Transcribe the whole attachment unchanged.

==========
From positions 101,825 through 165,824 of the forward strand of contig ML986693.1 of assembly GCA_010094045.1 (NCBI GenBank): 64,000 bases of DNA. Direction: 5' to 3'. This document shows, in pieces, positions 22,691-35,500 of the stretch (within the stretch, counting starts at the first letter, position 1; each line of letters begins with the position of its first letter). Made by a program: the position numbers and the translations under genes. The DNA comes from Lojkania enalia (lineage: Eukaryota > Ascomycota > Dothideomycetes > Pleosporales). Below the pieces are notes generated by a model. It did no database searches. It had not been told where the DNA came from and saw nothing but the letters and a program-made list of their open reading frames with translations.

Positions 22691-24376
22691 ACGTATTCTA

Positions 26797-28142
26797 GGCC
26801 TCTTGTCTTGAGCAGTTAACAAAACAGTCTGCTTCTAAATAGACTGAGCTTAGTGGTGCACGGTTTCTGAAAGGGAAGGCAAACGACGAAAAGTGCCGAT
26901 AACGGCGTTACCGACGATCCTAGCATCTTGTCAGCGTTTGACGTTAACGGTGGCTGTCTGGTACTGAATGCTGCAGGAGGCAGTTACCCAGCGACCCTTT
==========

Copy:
From positions 101,825 through 165,824 of the forward strand of contig ML986693.1 of assembly GCA_010094045.1 (NCBI GenBank): 64,000 bases of DNA. Direction: 5' to 3'. This document shows, in pieces, positions 22,691-35,500 of the stretch (within the stretch, counting starts at the first letter, position 1; each line of letters begins with the position of its first letter). Made by a program: the position numbers and the translations under genes. The DNA comes from Lojkania enalia (lineage: Eukaryota > Ascomycota > Dothideomycetes > Pleosporales). Below the pieces are notes generated by a model. It did no database searches. It had not been told where the DNA came from and saw nothing but the letters and a program-made list of their open reading frames with translations.

Positions 22691-24376
22691 ACGTATTCTA

Positions 26797-28142
26797 GGCC
26801 TCTTGTCTTGAGCAGTTAACAAAACAGTCTGCTTCTAAATAGACTGAGCTTAGTGGTGCACGGTTTCTGAAAGGGAAGGCAAACGACGAAAAGTGCCGAT
26901 AACGGCGTTACCGACGATCCTAGCATCTTGTCAGCGTTTGACGTTAACGGTGGCTGTCTGGTACTGAATGCTGCAGGAGGCAGTTACCCAGCGACCCTTT